American Battery Metals Corp (OTCMKTS:ABML), the Nevada battery recycling and production company, discussed battery recycling and the company's proprietary recycling technology as “a necessary, and profitable,” vertical market.
Battery metals such as lithium, cobalt, nickel and aluminum, are critical to the manufacturing of batteries that power electric vehicles.
In addition to lithium extraction, American Battery Metals operates a lithium mining operation in Nevada’s Railroad Valley and is developing lithium-ion battery recycling technology.
READ: American Battery Metals' JV partner on battery-recycling facility construction calls partnership 'more than transactional'
According to experts, exploration and mining alone will not provide enough near-term supply of crucial resources. Mining and development projects take time to bring resources online, but battery manufacturers need the crucial metals immediately. The US government is actively seeking innovative solutions from the industry to help break America's reliance on foreign sources of critical minerals.
"We intend to work the challenge from both ends, providing a set of closed loop solutions for the supply chain," American Battery Metals CEO Doug Cole said in a statement on Wednesday.
"We are focused on our advanced lithium-ion battery recycling process which will take in feedstock in the form of scrap, consumer electronics, and end of life electric vehicle batteries. We'll harvest and redeploy all the critical metals from those batteries, and we'll simultaneously continue to develop our resource production and extraction divisions," he added.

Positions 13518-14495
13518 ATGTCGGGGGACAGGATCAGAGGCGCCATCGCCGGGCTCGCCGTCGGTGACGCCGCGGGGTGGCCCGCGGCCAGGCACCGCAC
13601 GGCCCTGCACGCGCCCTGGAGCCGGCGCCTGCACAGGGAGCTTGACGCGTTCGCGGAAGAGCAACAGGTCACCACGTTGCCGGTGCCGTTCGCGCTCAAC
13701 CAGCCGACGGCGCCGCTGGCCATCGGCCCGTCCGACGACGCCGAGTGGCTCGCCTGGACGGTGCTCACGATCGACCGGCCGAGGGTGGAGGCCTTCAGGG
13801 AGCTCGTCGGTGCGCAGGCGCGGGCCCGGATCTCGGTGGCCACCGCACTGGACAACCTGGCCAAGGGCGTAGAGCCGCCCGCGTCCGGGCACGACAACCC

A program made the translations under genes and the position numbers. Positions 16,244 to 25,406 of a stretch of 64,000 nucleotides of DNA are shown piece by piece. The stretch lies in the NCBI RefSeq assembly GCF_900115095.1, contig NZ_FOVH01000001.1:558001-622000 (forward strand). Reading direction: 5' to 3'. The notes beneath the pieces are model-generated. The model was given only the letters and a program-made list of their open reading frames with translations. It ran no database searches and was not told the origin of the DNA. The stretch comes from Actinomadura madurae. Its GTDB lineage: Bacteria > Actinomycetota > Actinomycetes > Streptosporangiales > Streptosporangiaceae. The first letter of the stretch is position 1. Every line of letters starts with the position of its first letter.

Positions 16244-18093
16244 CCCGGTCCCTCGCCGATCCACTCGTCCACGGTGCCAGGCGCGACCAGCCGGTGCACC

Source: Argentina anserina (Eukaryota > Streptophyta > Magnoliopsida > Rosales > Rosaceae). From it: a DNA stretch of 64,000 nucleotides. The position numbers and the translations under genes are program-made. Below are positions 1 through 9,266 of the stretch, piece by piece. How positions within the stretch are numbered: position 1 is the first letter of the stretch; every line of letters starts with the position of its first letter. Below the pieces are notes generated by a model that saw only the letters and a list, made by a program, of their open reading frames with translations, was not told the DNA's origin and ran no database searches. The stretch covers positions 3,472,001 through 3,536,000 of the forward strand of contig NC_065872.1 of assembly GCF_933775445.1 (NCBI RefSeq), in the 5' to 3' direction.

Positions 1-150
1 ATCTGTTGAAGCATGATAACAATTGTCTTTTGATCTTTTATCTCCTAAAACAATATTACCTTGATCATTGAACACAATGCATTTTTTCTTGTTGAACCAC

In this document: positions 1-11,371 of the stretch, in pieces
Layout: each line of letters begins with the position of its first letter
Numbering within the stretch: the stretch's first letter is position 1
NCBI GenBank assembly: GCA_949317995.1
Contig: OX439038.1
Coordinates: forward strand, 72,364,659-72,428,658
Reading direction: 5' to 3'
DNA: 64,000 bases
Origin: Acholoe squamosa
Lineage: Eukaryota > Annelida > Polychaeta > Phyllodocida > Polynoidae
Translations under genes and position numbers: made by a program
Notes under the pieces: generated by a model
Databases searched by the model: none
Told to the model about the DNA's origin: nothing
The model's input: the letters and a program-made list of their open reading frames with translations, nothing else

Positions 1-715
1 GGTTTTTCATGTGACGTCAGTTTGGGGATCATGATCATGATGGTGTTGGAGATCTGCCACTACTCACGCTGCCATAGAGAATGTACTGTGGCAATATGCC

Under its current program, the Nevada company takes in fully-charged lithium-ion batteries and extracts lithium, cobalt, nickel, copper and aluminum to redeploy them for other uses in batteries.
American Battery Metals Corp, head of business development Doug Nickle, framed the new vertical as "logical market integration."
"Battery recycling is essentially mining from a known commodity. The scrap materials and batteries already contain the required lithium, cobalt, nickel, etc. Recycled materials can go right back into the supply chain, lowering acquisition costs while also making the process more environmentally friendly," said Nickle.
According to Market Watch, the global lithium-ion battery recycling market is expected to expand to $10.55 billion by the end of 2025, with a compound annual growth rate of 39.8% during the 2019-2025 period.
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